Sound Confident, Fluent And Professional in English

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You might be smart, you might have a degree, but do you sound confident, fluent, and professional? Today I’ll give you 7 tips you can use at your workplace, in an interview, or in any professional environment!

The way that you communicate through your words, through your tone, through your voice, and even through your gestures can really make or break your career and your professional advancements. These 7 tips tell you what NOT to do in your workplace, and how to replace them with things that you SHOULD do.


Tip #1: Use Common Business Vocabulary and Expressions

My first tip for you might start an online fight! There are other English fluency teachers online who suggest that you be concise. This means don’t use extra words that don’t mean anything. I’m here to tell you that it’s okay not to be concise all the time.

Now, you need to find a balance. You don’t want to go on and on and on, using a lot of words without really saying anything. I want to encourage you to use professional words and phrases. Sometimes, these phrases are a little bit longer than the concise expressions that are more basic English. If you want to sound professional, you need to use upper-level, advanced vocabulary and phrases.

Using these more advanced, professional words and phrases can really make your English shine. Just be sure you are not saying words just to say words. Let me show you some examples.

DON’T:  The new project will take between one and three months to complete.
DO:  To give you a ballpark figure, the new project will take between one and three months to complete.

DON’T:  I have a great manager, so I’m learning quickly.
DO:  I  have a great manager who’s been teaching me the ropes, so I’m learning quickly.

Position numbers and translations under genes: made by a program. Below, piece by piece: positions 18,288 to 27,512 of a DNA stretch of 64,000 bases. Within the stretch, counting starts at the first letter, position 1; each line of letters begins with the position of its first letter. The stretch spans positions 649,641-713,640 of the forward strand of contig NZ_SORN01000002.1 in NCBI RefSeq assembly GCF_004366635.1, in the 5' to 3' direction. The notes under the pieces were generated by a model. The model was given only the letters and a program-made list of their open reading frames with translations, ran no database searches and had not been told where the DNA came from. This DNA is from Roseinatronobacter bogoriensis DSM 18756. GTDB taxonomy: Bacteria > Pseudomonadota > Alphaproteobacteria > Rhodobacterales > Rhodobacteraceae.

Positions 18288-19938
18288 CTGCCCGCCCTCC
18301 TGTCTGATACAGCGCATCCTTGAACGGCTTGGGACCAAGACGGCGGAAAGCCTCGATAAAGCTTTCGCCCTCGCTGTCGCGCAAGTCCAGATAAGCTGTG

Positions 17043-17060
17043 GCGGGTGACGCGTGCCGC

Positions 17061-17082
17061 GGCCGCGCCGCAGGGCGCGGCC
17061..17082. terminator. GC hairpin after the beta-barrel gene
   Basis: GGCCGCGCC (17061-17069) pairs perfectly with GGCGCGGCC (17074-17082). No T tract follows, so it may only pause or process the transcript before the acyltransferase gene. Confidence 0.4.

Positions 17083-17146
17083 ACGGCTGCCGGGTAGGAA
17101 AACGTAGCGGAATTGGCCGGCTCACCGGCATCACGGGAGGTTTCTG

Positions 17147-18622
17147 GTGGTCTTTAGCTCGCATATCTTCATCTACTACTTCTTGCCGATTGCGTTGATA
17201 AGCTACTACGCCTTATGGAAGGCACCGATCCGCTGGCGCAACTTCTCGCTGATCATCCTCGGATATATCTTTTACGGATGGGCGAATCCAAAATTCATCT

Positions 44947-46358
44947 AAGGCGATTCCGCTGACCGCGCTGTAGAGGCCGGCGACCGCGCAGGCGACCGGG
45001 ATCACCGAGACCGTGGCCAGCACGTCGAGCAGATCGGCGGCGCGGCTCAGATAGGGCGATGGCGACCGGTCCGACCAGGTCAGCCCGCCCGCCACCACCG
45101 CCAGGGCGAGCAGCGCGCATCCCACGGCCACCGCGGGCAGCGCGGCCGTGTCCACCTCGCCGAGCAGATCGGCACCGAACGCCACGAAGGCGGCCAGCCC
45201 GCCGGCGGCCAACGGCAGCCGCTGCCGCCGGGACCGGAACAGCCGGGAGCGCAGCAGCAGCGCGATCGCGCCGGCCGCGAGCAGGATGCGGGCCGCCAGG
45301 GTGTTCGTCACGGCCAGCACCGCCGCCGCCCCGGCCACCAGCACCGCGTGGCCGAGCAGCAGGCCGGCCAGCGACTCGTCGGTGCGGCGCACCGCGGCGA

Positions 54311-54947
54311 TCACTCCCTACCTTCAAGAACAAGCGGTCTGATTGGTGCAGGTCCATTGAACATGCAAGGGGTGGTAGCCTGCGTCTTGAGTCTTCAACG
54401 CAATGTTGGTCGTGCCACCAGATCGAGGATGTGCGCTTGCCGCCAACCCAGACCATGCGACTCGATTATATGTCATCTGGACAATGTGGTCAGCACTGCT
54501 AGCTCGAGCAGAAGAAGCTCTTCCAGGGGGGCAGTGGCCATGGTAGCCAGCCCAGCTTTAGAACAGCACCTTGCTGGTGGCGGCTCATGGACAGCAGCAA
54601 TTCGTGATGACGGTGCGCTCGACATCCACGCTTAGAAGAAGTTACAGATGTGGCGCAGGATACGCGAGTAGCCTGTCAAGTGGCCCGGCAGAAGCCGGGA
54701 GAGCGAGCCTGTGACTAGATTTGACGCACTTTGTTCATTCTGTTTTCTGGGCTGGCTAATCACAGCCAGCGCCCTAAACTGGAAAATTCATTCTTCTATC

DON’T:  For our new advertising campaign, we really have to be creative.
DO:  For our new advertising campaign, we really have to think outside the box.

DON’T:  We need to start quickly.
DO:  We really need to hit the ground running .

DON’T:  Do we agree?
DO:  Are we on the same page?


Tip 2: Correct Intonation

Intonation is how your voice rises and falls as you speak. At the end of a question, our voice rises. Sometimes people mistakenly use rising intonation for declarative sentences and statements. This can make you sound unprofessional.

Be very careful with intonation. Your voice should fall as you say a statement, and rise as you ask a question. However, it does depend on the kind of question you are asking. Questions that begin with a question word like “what” or “who” will usually have falling intonation, just like a simple statement. You can hear me say these sentences with correct and incorrect intonation at 5:17 in the video.

Our end of the week reports are due on Fridays.
You can get free coffee in the company cafeteria.


Tip #3: Filler Words and Sounds

Filler words are words like “like,” “kind of,” and “well.”

DON’T:  It’s kind of late to finish this project today, so maybe I’ll finish tomorrow. Umm, it’s not due until like next week, anyway.
DO:  It’s late to finish this project today, so I’ll finish tomorrow. It’s not due until next week.


Tip #4: Use Silent Pauses Strategically

A little bit of silence is okay, and it can even create more interest to what you are saying. Sometimes, when we suddenly hear a quick pause, or silence, we stop and listen because we think the next thing we hear might be important.